Editorial – Campaigns a great opportunity for community groups to be heard

There’s no shortage of organizations that could do with a helping hand

If ever there was a time for community groups, advocates and activists to get busy with campaigning and raising the profile of their work, it’s during an election, and Kootenay East is no exception.

Incumbent, wannabe and hopeful politicians will be sniffing around the riding over the next three and a half weeks looking for projects and initiatives to get behind and support, and there is no shortage of organisations that could do with a helping hand.

We won’t be seeing too many volunteer door-knocking campaigns or politicians shaking hands and kissing babies, but the wide open spaces and fewer faces of the Elk Valley mean we could be seeing them nonetheless.

Here in Kootenay East we are fortunate to have an incumbent provincial MLA and a former federal MP running, meaning that during COVID-times, it’s relatively easy to read back through track records and promises to have a good look at where they stand and what they do and don’t take seriously.

The Free Press hopes that voters will be offered even more choice in this election, with nominations closing tomorrow (Oct. 2). As of writing, three candidates are known.

Political games aside, voters are hard-pressed to find a politician that doesn’t genuinely hold the interests of their communities close to their hearts.

Broadly, the choice for British Columbians is a tough one mainly due to general exhaustion with 2020, with voters given the chance to pass judgement on six months of the province’s pandemic response efforts.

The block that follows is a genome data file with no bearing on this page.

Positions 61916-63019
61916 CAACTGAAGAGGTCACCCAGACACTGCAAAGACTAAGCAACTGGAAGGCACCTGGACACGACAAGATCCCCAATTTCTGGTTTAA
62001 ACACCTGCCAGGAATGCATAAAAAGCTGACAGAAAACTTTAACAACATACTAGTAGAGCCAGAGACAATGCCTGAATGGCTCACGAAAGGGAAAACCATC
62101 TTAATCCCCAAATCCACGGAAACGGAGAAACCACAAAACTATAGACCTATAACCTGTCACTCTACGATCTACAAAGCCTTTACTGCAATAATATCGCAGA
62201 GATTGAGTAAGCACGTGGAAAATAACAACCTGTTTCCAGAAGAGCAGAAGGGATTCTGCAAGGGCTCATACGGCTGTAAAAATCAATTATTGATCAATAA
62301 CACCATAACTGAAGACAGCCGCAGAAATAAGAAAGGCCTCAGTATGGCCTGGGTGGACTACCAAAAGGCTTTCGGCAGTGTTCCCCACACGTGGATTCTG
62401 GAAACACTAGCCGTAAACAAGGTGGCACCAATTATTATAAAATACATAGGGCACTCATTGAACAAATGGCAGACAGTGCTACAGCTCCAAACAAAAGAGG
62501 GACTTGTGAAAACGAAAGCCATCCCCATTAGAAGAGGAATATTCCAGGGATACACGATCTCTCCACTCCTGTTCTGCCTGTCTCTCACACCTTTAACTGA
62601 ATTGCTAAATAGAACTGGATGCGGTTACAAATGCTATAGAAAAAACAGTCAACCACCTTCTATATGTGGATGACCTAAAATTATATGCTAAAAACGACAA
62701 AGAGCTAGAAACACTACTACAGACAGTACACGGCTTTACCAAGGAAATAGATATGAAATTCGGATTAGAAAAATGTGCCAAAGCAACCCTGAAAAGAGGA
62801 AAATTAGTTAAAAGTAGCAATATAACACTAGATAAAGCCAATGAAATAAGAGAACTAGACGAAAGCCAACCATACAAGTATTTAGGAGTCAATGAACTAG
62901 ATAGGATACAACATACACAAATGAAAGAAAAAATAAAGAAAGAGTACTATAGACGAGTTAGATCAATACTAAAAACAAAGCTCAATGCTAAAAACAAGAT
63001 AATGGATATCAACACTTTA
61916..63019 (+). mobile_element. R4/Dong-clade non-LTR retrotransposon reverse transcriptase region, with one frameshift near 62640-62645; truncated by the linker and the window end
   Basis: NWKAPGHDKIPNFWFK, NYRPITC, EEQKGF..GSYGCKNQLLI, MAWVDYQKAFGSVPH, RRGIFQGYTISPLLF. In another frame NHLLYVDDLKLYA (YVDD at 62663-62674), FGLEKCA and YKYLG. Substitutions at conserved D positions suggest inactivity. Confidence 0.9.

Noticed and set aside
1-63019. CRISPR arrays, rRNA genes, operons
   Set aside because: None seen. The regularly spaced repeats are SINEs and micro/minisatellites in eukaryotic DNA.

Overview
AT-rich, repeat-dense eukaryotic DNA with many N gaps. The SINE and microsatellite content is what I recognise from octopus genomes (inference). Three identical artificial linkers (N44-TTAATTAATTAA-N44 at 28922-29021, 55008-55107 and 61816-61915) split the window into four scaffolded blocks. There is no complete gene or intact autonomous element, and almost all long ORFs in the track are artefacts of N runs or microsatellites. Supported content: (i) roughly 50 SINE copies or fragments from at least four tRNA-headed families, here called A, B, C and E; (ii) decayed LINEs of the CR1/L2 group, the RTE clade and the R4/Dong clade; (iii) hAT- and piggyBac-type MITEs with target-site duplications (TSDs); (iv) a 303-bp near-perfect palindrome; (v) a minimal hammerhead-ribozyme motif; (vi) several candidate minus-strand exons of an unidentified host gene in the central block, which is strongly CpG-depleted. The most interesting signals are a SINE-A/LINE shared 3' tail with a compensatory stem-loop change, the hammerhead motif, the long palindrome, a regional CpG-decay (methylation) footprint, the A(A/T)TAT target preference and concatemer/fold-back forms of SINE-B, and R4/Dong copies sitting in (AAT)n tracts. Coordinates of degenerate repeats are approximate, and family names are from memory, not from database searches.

While many are weary in general, British Columbians are indicating satisfaction with the efforts.

Polling indicates that if the election were today, the Premier would be returned to office with a thumping majority in the Legislature, having successfully wed the government’s fortunes to the success of the provincial health authorities.

For the bubble that is the Elk Valley where the pandemic seldom reached, priorities may be different, but we cannot lose sight of the fact that whoever represents us in Victoria, they will be part of efforts to help the entire province recover from the economic pain inflicted by the pandemic.

Those that campaign here can be expected to touch on it often and as a chief priority.

Readers are encouraged to let The Free Press know what their priorities are in this election. Beyond the pandemic and community health, we will be on the lookout for what candidates have to say about economic recovery, jobs in the valley, housing affordability and environmental concerns as the campaign goes on.

Happy campaigning.

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